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10 Welsh Authors To Explore #WritingWales

Whenever I travelled for work I made a point of asking local colleagues what authors and books they would recommend from their country.

I thought I’d turn the tables and ask myself what I would recommend to anyone who wants to get more familiar with my own country of Wales. So here are ten suggestions of Welsh authors.

You’ll be familiar with some of them but others I’m sure will be unknown quantities.

1. Let’s start with one of the biggest names and the one you will certainly have heard of: Dylan Thomas. You may have read his poetry or seen a version of Under Milk Wood but my recommendation would be to try the rather delightful  whiff of nostalgia in A Child’s Christmas in Wales

2. One name even bigger than Thomas is Roald Dahl who was born and went to school in Cardiff. There’s a blue plaque marking the shop where he bought a supply of sweets on his walk to school.  I have a fondness for my first Dahl book – Charlie and the Chocolate Factory

3. Ken Follett was born in Cardiff, Wales and lived there until he was 10 years old. Of his many novels Pillars of the Earth stands out for being the longest (its a trilogy covering five families from war through to the 1980s.). Rather more manageable is The Man from St Petersburg which is set in 1914 as the world prepares for war. This was the first Follett book I read and I can recall being entranced by it.

4. Sarah Waters: Yes this leading author of Tipping the Velvet is from Wales. All her novels fall into the highly readable category. I made the mistake of buying The Paying Guests (my review is here) as a Christmas gift to my mum one year. I was reading it myself and thought it was pretty good. That was before I got to the rather detailed lesbian love scenes. I’m not sure if she ever read it but she has put it in a bag of books to go to the charity shop.

5. Cynan Jones  won the Wales Book of the Year prize for fiction with The Dig, (a novel about a badger baiter, and a grieving farmer). I would recommend a later work, the novella Cove which was utterly mesmerising. The Guardian described it as “a minimal, occasionally mysterious, man-versus-the-elements fable.”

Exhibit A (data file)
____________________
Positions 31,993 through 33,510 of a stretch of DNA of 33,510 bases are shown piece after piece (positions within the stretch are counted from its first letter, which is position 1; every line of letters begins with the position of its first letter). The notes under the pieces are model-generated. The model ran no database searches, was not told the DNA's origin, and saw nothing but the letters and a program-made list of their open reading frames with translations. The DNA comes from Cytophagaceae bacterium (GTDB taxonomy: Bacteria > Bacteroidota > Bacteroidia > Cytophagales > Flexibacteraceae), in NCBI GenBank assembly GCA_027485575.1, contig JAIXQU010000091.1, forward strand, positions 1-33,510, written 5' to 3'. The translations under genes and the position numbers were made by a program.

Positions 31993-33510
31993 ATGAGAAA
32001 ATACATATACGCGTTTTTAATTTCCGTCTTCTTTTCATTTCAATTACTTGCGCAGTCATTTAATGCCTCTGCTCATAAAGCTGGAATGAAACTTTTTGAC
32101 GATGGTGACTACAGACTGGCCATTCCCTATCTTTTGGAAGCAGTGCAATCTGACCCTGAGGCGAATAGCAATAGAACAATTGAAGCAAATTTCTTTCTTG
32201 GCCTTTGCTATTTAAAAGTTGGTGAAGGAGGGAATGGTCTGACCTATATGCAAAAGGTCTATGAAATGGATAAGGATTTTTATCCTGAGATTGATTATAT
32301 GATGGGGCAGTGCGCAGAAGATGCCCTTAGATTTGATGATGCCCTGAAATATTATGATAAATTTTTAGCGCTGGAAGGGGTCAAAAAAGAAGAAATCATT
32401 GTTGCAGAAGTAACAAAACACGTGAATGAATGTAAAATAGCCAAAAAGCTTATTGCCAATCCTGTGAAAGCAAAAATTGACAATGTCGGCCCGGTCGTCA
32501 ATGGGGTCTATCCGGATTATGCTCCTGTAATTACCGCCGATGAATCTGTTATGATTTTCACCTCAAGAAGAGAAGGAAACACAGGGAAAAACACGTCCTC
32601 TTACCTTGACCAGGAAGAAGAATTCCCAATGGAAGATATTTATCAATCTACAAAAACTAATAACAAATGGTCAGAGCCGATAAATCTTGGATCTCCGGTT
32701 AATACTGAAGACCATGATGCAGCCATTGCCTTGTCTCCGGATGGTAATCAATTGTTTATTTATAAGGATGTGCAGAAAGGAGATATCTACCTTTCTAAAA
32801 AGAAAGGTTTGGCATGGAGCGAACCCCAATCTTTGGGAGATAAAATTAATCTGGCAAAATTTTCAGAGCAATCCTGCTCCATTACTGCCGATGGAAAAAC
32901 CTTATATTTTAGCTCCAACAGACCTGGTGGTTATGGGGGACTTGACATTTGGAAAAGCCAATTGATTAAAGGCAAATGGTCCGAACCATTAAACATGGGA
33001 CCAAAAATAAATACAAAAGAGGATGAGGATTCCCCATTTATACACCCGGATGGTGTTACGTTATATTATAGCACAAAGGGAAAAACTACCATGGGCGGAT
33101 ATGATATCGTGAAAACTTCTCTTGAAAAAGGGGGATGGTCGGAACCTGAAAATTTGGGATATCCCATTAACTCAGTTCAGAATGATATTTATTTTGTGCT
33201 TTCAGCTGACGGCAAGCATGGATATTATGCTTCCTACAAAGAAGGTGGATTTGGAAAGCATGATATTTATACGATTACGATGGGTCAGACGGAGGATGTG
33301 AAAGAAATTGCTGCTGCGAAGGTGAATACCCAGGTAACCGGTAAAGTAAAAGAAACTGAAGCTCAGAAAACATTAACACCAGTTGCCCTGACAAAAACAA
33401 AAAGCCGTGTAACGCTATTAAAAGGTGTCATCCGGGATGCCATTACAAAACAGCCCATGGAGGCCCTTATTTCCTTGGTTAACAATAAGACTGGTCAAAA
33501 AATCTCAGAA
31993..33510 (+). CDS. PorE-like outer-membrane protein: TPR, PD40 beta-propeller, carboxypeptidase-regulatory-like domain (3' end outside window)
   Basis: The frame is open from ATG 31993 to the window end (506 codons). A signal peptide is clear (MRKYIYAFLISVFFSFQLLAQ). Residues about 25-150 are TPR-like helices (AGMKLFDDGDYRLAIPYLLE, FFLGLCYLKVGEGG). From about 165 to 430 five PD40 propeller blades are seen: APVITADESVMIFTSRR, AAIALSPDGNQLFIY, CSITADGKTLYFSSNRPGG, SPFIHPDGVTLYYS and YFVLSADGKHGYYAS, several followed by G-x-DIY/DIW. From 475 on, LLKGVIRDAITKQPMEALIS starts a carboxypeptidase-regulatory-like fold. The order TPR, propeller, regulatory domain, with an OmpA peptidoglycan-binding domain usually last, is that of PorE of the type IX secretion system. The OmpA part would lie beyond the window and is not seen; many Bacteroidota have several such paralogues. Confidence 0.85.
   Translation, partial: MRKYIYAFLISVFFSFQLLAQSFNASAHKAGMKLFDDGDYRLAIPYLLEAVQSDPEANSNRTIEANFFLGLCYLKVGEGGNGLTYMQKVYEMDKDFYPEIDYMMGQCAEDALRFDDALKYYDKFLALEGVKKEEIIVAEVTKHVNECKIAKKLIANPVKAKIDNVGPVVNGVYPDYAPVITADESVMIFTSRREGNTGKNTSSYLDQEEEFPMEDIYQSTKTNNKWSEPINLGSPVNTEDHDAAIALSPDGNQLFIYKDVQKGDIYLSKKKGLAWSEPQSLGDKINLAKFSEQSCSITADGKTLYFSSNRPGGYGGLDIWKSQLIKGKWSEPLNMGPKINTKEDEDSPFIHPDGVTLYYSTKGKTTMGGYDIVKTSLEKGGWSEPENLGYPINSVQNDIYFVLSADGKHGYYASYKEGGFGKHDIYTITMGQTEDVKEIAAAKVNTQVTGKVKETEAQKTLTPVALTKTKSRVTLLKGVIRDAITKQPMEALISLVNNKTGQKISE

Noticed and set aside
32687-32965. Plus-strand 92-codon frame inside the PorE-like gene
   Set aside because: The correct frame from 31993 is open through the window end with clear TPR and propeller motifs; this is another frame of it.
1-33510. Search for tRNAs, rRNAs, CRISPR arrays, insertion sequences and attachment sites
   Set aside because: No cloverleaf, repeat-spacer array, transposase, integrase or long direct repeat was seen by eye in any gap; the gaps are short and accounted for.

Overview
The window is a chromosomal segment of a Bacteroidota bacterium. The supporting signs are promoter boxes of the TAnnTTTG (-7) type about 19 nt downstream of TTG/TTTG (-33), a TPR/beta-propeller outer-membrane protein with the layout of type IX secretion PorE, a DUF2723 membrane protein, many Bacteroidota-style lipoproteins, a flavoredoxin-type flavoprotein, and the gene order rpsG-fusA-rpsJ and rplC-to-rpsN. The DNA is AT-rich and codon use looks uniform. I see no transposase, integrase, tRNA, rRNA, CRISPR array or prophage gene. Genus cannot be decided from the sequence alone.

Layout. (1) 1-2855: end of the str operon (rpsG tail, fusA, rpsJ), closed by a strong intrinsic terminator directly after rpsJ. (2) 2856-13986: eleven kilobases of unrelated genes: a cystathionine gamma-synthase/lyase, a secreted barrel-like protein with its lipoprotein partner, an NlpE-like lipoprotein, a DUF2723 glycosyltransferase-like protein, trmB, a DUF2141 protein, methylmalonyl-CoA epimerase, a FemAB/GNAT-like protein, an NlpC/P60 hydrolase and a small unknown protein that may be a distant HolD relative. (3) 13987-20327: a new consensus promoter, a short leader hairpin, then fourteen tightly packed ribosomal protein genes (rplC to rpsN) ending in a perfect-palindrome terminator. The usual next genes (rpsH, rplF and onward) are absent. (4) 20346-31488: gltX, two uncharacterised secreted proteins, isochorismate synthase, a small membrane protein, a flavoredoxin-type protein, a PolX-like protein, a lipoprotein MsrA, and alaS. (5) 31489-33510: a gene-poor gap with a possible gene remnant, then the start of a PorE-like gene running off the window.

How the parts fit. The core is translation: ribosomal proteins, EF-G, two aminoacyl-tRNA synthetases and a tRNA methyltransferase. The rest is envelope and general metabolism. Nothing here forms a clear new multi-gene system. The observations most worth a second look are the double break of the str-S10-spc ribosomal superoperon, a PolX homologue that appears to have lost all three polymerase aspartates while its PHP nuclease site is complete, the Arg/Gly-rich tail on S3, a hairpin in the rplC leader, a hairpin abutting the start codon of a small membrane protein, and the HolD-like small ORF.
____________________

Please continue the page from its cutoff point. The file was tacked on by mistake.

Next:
6. Jan Morris, a  historian, author and travel writer (though Morris hated that last description). I suggest you read The Matter of Wales for an education into contemporary issues in the country written in lyrical style by someone who loves the country. Jan Morris died in 2020.

Gwyn Thomas. A leading Welsh author from the 1960s and 70s

7. Gwyn Thomas. One of the most erudite of Welsh authors, Thomas had an acerbic wit and lyrical command of language. Despite growing up in a poor family he rose to become one of the leading voices at the BBC. One of his key books is The Alone to the Alone which portrays the hardships experienced by a Welsh community during the grinding poverty of the 1930s. It sounds bleak but there are also some unexpected humorous moments.

8. Alexander Cordell  was a prolific Welsh author in the 1950s and 60s, with around 30 novels to his credit including Rape of the Fair CountryHosts of Rebecca and Song of the Earth. They would be good choices for anyone who wants to understand some of the industrial heritage of Wales.

9. Turning to more contemporary Welsh authors we have Carys Davies  a writer I discovered through her success in the 2015 Jerwood Fiction Uncovered Prize. I seldom read short stories but her winning collection  The Redemption of Galen Pike was superb. Her first novel, West was equally fascinating.

10. Coming right up to date we have Carol Lovekin who loves to mix Welsh mythology into her novels. One of her novels, Ghost Bird was recommended by Joanne Harris (ofChocolat fame) who called it “Charming, quirky, magical“. My review can be found here on the blog.

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